Thirza maintains that there are a lot of parallels between now and then. Napoléon III wasn't feeling all that secure as Emperor after France had spent a certain time as a Republic, and he thought a bit of pomp could kind of reinforce the idea of royalty, and a few new grand monuments might help.

Baron Haussmann, at the command of the Emperor, was busily ripping Paris apart, in order to provide choice real estate for the 'nouveaux riches' and he seemed to think they'd prefer to live on 'grands boulevards' rather than in narrow mediaeval alleys.

The very term 'nouveaux riches' implies that shortly before they had been mere hoi polloi. There was no question of returning to the Louis' styles, so a new one had to be 'invented.'

This must have been an odd time for France because it is not customary to 'flaunt it' - but for a while it was, and these boulevards and the lower ninth arrondissement were of that time, say about 1860.

We swing off the place de l'Opéra to the left, east into Capucines, and this is downtown Paris. Here are the shops, and the terraces sticking out, and the kiosks on the sidewalk and the plane trees with their circular metal grills in the pavement. Here are a lot of people on foot; coming from, going to: offices, shops, banks and insurance companies - of which there are a lot.

Traffic comes towards us, towards Opéra, in bursts. If you are driving in any other direction, it is like a maze around here.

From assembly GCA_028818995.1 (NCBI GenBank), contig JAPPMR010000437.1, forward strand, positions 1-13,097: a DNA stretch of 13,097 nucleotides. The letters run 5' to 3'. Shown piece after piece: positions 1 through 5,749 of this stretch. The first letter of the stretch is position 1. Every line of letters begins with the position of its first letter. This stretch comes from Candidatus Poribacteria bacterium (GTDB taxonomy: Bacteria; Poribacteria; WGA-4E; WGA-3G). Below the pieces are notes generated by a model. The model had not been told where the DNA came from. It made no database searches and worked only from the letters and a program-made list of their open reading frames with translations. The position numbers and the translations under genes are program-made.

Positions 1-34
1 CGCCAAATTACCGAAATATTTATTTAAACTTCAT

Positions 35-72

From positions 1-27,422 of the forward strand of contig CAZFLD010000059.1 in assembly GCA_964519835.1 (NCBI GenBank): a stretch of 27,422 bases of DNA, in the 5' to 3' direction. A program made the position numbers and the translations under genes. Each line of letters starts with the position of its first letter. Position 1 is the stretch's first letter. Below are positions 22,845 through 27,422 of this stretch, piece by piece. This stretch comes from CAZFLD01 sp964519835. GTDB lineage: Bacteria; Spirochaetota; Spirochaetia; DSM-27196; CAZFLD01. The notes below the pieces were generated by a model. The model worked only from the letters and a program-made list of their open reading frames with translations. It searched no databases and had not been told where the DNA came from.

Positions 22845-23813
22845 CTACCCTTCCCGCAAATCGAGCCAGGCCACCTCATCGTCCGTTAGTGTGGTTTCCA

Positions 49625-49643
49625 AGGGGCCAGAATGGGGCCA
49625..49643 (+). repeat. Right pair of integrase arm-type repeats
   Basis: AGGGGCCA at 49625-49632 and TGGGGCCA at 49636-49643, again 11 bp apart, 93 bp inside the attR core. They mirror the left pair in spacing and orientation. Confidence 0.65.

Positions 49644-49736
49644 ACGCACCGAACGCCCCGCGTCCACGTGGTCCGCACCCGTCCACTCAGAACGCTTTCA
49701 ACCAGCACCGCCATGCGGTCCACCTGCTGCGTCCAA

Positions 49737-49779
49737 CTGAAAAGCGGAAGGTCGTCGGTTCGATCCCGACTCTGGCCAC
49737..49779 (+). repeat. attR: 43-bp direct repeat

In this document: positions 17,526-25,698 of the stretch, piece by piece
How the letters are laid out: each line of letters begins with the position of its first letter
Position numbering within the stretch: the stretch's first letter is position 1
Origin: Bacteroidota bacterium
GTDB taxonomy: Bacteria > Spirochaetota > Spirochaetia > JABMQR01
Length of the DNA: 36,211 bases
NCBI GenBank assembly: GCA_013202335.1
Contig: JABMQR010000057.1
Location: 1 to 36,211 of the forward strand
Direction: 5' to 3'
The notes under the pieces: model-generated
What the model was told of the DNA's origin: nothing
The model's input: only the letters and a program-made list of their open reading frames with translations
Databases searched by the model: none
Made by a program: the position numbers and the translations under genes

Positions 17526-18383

As we walk along Thirza is telling me about how this was a city wall - Louis XIII - and if you look at a map with the right scale, you'll see that it loops down to Bastille and sketchily crosses the Seine and ends up on the boulevard Montparnasse before it loops back across the river again at Concorde and ends up here.

In the east, at the beginning of Capucines is the ex-théâtre du Vaudeville - a cinéma since 1927 - as a theatre it was inaugurated on 23. April 1869; it was built on top of a town house built in 1775 for the Montmorency family.

The Café Napolitain was across the street, much frequented by writers, journalists, actresses and actors. Before the rue de la Paix was punched through in 1806, the garden of the Convent of the Capucines, ran from number seven to 33. In 1825, at number seven, there was the Géorama, which featured a globe of 14 metres in diametre, showing the earth in its entirety.

On the other side, the Marquis d'Osmond had to leave the Hôtel Radix de Sainte-Foy, which had a convoluted history involving fraud, larceny, speculators and inside-traders - in a hurry in 1851 when he found himself on the wrong side of a coup d'etat.